In the course of driving to many local printers to back up my investigations, I have of course incurred some expenses. I therefore include an invoice for the treasurer to the value of £74.22.

Yours etc

Norbert Dranesqueezer, Chester St, Grilsby-on-the-Hill


Dear Sir

I’m too sexy for my shirt. Too sexy for my shirt. So sexy that it hurts.

Yours etc

Samantha Giblings, Church Green, Woodby


Dear Sir

It is often said that rural churches – such as we in Grilsby – are behind the times. Unable to adapt. Solemn and staid.
Well, no more. On 12th May we at Grilsby will be entering a new era. Challenging stereotypes. Balancing on the leading edge of extreme sports.

Yes, “Hassock Jenga”. Can you remove the hassock from the 12-foot high stack without bringing the whole pile crashing – or, rather, squidging – down on your head?

It has been suggested that 45 years of accumulated dust since the hassocks were sewn – during which the folk of St Audrey’s, Grilsby have resolutely refused to kneel under any circumstances – might mean that there is a serious risk of allergy-related hazard in our game. Well I say – bring it on! If there is no danger of a sport bringing on a case of incapacitating coughing, what’s the point of playing?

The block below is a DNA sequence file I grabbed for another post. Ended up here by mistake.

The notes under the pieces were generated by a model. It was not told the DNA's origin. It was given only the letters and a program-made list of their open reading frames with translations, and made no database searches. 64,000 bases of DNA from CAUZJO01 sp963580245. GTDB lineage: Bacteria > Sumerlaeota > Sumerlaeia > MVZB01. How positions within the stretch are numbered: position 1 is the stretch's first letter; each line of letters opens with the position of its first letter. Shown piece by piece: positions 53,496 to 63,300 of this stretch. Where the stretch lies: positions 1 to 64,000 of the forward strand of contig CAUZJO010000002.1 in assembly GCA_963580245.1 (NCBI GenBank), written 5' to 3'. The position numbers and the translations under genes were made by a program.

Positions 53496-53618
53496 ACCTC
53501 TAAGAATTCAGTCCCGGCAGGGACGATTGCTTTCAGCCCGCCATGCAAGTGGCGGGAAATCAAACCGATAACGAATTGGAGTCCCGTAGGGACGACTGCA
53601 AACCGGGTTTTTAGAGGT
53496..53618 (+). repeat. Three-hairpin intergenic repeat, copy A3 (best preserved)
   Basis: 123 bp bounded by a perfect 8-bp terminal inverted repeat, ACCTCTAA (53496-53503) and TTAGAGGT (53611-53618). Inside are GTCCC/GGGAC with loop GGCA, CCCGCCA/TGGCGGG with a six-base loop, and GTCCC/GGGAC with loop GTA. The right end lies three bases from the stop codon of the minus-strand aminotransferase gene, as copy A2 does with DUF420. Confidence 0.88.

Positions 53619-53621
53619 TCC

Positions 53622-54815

Yours etc

Tom Cobley-Anhall, “Tweezers”, Grilsby-on-the-Hill


Dear Sir

On Easter Tuesday, it suddenly struck me that nobody has adequately explained how the Resurrection relates to the First Law of Thermodynamics.

Whom would one phone in such a tricky circumstance? Obviously, the vicar. So I dialled Revd Nathan, leaving a 10-minute explanation of the issues concerned on his voicemail. Naturally I assumed he would return my call.

In the event he phoned me back the following week, to discuss my issue. Now I know that he had been quite busy with school services the week before Holy Week, and the round of four or five services a day during Holy Week was busy. Especially five “meditations at the Cross” on Good Friday, and the children’s workshop. And then he did take services at 7pm Holy Saturday at Gt Tremlett, 9pm at Woody, 11pm at Woodby Chapel End, the sunrise service on Spy Hill, the 8am at Woodby, 9.30 at Great Tremlett, 11am at Woodby Chapel End and Evensong at “Great” again.